Larry Charles :: USA :: 2008 :: 1h41

US comic and television host Bill Mahler argues against religion in this one-sided appeal to unite US atheists. Interviews with religious representatives and random believers -Muslims, Christians, Jews, Scientologists, and variations- in the USA, Israel, the Vatican and the Netherlands are inter sped with mocking commentary or explosive archive footage.

Although director Larry Charles has been mostly responsible for television comedy, like Seinfeld and Curb your Enthusiasm, he had recently completed the outrageous big screen production of Borat. While in Borat the main character tries to suck ridicule out of unsuspecting (well-meaning) normal people, here Mr Mahler provokes people to admit to absurd beliefs. The idea being to show that religion stops people thinking for themselves, and accepting the absurd. He does this by any means he can think of, with quoting from holy texts (the controversial lines, of course) or asking people to solve age old theological problems on the spot (“problem of evil”). Of course people can not do it, but, amazingly enough, they do try. Bill Mahler advances that religion gives people false hope and false confidence to affront the difficult questions.

Throughout the movie, he is grossly unfair on the believers, as their answers are waved off screen with Mahler’s wit, which at times is genuinely funny, but often rather easy. This approach is justified by the fact that the movie’s point is not about having a religious discussion, but rather to convince US atheists, or potential atheists, to come out of the closet. In other words, the joke may be at their expense, but he was not addressing them with the final cut.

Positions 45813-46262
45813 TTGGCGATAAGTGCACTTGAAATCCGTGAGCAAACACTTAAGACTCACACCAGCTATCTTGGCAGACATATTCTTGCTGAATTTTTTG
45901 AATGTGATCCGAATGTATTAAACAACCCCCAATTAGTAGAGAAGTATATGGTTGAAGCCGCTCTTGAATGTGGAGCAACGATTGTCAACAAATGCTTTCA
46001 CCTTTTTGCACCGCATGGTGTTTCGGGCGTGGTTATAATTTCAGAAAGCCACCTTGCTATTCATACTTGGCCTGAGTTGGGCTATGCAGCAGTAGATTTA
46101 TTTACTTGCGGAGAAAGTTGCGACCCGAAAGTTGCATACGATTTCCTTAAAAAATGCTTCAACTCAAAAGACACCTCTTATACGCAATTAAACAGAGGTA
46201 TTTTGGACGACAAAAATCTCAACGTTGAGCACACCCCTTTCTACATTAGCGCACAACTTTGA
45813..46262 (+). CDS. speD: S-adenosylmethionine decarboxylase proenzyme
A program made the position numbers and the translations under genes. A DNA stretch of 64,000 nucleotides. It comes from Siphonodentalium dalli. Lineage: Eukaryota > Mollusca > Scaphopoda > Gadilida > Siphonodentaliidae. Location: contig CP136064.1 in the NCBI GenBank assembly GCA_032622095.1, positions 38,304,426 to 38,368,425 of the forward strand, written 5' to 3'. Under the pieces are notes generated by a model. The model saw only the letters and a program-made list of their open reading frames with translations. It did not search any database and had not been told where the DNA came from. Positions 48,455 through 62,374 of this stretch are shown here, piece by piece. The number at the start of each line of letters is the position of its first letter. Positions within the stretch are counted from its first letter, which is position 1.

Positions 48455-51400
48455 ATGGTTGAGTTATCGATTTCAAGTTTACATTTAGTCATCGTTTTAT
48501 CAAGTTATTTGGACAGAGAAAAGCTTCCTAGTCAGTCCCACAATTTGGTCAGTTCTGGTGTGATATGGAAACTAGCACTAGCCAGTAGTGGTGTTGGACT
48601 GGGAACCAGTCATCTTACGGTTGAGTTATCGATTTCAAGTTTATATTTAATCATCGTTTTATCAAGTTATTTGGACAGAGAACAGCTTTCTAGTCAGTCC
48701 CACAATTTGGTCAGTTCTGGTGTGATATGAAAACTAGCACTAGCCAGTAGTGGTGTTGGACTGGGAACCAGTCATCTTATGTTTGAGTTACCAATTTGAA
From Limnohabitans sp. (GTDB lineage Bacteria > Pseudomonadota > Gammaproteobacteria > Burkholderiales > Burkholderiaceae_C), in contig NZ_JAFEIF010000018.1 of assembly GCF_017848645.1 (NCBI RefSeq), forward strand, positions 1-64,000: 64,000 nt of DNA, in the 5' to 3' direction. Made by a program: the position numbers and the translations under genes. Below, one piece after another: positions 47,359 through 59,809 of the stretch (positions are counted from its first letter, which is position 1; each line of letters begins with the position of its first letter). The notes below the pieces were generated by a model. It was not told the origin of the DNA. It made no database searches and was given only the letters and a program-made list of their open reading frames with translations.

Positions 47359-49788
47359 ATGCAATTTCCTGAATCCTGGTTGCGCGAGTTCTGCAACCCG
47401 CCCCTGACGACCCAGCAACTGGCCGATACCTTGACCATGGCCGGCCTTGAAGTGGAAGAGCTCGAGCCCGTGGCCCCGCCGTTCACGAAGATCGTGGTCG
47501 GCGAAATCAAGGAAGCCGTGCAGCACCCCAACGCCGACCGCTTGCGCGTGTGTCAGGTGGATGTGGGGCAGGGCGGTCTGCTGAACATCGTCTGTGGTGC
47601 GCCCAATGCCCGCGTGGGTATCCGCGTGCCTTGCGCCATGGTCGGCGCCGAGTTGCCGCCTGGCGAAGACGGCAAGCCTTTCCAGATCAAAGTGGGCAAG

This movie is clearly not intended for European audiences either, where secularism is mostly the norm, and at times radically enforced (France, Turkey). It rather imagines US atheists coming together to form a lobby group to promote a secular “sanity” in US public policy. I am not sure how effective that would be, but he mentions that none of the current US senators are open atheists. It must be noted that Mahler himself does not take that position either. He could be described, from this movie, as anti-religious but agnostic as far as the existence of God goes. It seems as if being an open atheist in the US undermines a political or television career – only scientists seem to get away with it. If he wants others to make the step, he should do so himself as well. Or, alternatively, argue for a real secular US federal government, in which case both he and US politicians can keep their faith (in doors).

Mahler emphasises that religious people are not afraid of the end of the world, or they may even welcome it. He comments that the fearless religious voice might sound reassuring from your priest, but when voiced by your political leader who can actually bring the destruction about, it sounds considerably less pleasant. This leads him to a “Grow up or die” warning for mankind, which is supposed to drive home the fear of religious fanaticism. I think Mahler, although he can barely contain his disdain for many of the religious characters he spoke to, can bring a lot more to the table than he does in this film. Like with Borat, it is easy to mock people, especially with something as complicated as Theology, but arguing constructively (with Mahler’s keen wit) would achieve more. A commendable attempt worthy of a second round.


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